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World Water Day: A Billion People Worldwide Lack Safe Drinking Water

Q&A with Gary White of WaterPartners International


In 1992, the United Nations General Assembly designated March 22 as World Water Day. Every year on that date, people worldwide participate in events and programs to raise public awareness about what many believe to be the world’s most serious health issue—unsafe and inadequate water supplies—and to promote the conservation and development of global water resources.

More than a billion people—almost one-fifth of the world’s population—lack access to safe drinking water, and 40 percent lack access to basic sanitation, according to the 2nd UN World Water Development Report. World Water Day 2007 will be guided by the theme “Coping with Water Scarcity” under the leadership of the Food and Agriculture Organization of the United Nations.

The following interview with Gary White, executive director and co-founder of WaterPartners International, provides additional insight into the importance of World Water Day and the global effort to increase the supply of safe drinking water. WaterPartners International is a nonprofit organization committed to providing clean drinking water to communities in developing countries.

Q: Let’s start from the beginning. How did you become interested in and committed to sustainable water projects?

White: I became interested in this because I saw it as the intersection of one of the world’s greatest needs and my greatest passion. The roots of that lie in my parents, teachers and my faith. Those influences inspired in me the need to dedicate my life to issues of social justice.

Water itself emerged because of experience I had as an undergraduate in the slums of Guatemala City—witnessing children playing in areas saturated by raw sewage and taking their drinking water from disease-ridden water sources helped me to understand safe water as the world’s greatest need that I could help address. My studies in civil engineering seemed to provide a good fit for tackling the global water crisis.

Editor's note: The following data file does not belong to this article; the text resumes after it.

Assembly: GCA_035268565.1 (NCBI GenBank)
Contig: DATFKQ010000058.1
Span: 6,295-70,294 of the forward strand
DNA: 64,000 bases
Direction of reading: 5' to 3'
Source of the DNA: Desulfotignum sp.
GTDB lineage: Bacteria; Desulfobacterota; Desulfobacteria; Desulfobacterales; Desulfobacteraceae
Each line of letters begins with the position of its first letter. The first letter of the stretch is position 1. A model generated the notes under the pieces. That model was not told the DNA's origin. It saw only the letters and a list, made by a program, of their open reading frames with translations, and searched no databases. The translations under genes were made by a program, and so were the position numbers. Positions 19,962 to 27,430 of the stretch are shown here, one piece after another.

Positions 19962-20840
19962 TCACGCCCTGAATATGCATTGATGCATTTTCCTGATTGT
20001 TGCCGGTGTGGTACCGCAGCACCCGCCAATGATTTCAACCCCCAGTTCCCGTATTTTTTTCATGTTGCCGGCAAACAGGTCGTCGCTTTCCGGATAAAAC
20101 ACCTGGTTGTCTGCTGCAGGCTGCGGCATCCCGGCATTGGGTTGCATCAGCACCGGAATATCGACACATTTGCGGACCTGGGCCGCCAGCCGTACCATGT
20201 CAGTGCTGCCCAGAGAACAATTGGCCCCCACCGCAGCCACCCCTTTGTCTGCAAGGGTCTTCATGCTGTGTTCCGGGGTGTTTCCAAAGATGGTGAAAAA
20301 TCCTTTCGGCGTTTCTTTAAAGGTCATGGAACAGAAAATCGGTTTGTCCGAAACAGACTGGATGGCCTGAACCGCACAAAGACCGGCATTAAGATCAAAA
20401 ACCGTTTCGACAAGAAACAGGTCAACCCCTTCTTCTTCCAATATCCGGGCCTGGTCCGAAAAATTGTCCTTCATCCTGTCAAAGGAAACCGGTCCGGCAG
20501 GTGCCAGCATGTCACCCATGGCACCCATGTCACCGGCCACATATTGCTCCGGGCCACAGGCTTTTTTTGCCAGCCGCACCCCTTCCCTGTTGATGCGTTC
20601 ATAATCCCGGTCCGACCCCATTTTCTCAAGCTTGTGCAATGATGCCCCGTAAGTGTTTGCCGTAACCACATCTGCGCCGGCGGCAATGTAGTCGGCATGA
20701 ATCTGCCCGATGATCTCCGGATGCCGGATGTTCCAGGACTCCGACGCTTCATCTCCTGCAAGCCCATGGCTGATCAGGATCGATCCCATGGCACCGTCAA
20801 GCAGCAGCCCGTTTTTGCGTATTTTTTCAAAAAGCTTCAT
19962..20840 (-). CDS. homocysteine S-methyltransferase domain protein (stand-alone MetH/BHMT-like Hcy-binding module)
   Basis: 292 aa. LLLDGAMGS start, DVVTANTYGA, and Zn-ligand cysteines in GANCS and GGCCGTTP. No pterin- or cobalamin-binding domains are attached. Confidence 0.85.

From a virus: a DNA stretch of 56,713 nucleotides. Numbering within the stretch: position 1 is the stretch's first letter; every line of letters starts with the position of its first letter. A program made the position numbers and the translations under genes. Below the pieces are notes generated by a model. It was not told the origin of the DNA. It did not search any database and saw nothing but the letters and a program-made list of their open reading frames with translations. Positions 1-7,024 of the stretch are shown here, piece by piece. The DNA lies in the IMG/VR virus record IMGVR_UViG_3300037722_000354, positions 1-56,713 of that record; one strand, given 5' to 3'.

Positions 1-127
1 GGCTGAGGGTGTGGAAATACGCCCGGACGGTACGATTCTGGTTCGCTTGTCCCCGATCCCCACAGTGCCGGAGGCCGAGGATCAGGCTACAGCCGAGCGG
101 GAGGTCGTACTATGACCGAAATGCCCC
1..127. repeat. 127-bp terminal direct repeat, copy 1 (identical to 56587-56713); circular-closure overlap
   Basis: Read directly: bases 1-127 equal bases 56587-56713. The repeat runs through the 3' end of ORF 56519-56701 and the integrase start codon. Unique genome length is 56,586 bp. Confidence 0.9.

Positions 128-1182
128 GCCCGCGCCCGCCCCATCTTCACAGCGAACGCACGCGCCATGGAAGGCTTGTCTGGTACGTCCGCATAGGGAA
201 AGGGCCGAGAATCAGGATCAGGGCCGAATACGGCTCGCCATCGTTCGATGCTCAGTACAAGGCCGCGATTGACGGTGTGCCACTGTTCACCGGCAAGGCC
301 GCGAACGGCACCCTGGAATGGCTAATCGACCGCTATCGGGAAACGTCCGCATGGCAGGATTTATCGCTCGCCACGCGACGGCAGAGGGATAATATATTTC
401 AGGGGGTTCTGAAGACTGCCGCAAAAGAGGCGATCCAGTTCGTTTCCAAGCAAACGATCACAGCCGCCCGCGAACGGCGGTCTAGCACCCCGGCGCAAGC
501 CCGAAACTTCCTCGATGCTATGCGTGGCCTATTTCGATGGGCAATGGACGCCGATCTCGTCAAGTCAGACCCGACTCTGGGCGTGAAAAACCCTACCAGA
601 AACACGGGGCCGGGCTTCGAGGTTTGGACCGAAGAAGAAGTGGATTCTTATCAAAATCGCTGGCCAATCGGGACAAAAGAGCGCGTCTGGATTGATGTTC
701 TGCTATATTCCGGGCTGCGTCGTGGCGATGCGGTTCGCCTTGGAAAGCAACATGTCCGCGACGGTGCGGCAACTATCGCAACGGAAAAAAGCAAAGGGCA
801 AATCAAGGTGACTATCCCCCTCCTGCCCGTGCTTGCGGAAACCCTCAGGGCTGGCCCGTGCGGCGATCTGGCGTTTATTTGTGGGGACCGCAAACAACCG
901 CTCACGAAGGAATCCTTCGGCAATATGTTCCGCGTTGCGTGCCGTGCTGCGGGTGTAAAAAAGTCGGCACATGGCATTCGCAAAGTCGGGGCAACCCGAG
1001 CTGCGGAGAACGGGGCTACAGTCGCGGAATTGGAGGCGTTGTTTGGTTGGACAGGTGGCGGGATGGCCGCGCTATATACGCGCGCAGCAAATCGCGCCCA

Q: Why did you start WaterPartners International, and how does it differ from other water projects?

White: The start of the organization was driven by two key realities: 1) people in the U.S. were oblivious to the global water crisis and 2) many projects that were constructed were going into disrepair.

WaterPartners is different because early on we took a hard look at why projects fail and built into our approach best practices that are associated with sustainability. Working exclusively through local partners, requiring community leadership in projects, addressing sanitation and hygiene education are some of the key elements of our work. Integrating these in a way to catalyze great projects set us apart when we first started in 1990. With many of these now widely accepted by many organizations as minimum standards, we now are pushing forward with new innovations.

We are different because we don’t see our role as simply sinking one more well in one more village, but also as finding ways to multiply our efforts by playing a leading role in the international water supply space.

Q: How does the global water crisis affect international communities in particular?

White: The global water crisis is the leading cause of death and disease in the world, taking the lives of more than 14,000 people each day, 11,000 of them children under age 5. In addition to the health problems, women and girls spend more than 200 million hours every day walking to collect water from distant, often polluted sources—time that could be better spent on more productive endeavors such as work and school. When you combine these factors, it’s clear that the global water crisis is the single biggest problem facing the world’s poor, preventing them from reaching even the first rung on the socioeconomic ladder.

Q: What types of programs has WaterPartners implemented to help communities solve their own water supply problems in a sustainable fashion?

White: The key to the WaterPartners’ approach is involving the community. All WaterPartners projects are designed to empower communities, with local water committees overseeing construction and ongoing maintenance of the projects. Since the people who benefit have a real stake in the outcome, it helps to ensure that the projects are sustainable over the long term and won’t fall into disrepair.

Also, all of our projects have a health education component, which is vital because many of the people in the project areas lack a good understanding of sanitary practices. And finally, our most recent innovation is the WaterCredit Initiative, which brings a micro-finance approach to water for the first time. By offering small loans where credit is virtually unknown, we give people a vital tool for addressing their water needs.

To learn more about the global water crisis and World Water Day, read the rest of the interview with Gary White of WorldPartners International on the next page.

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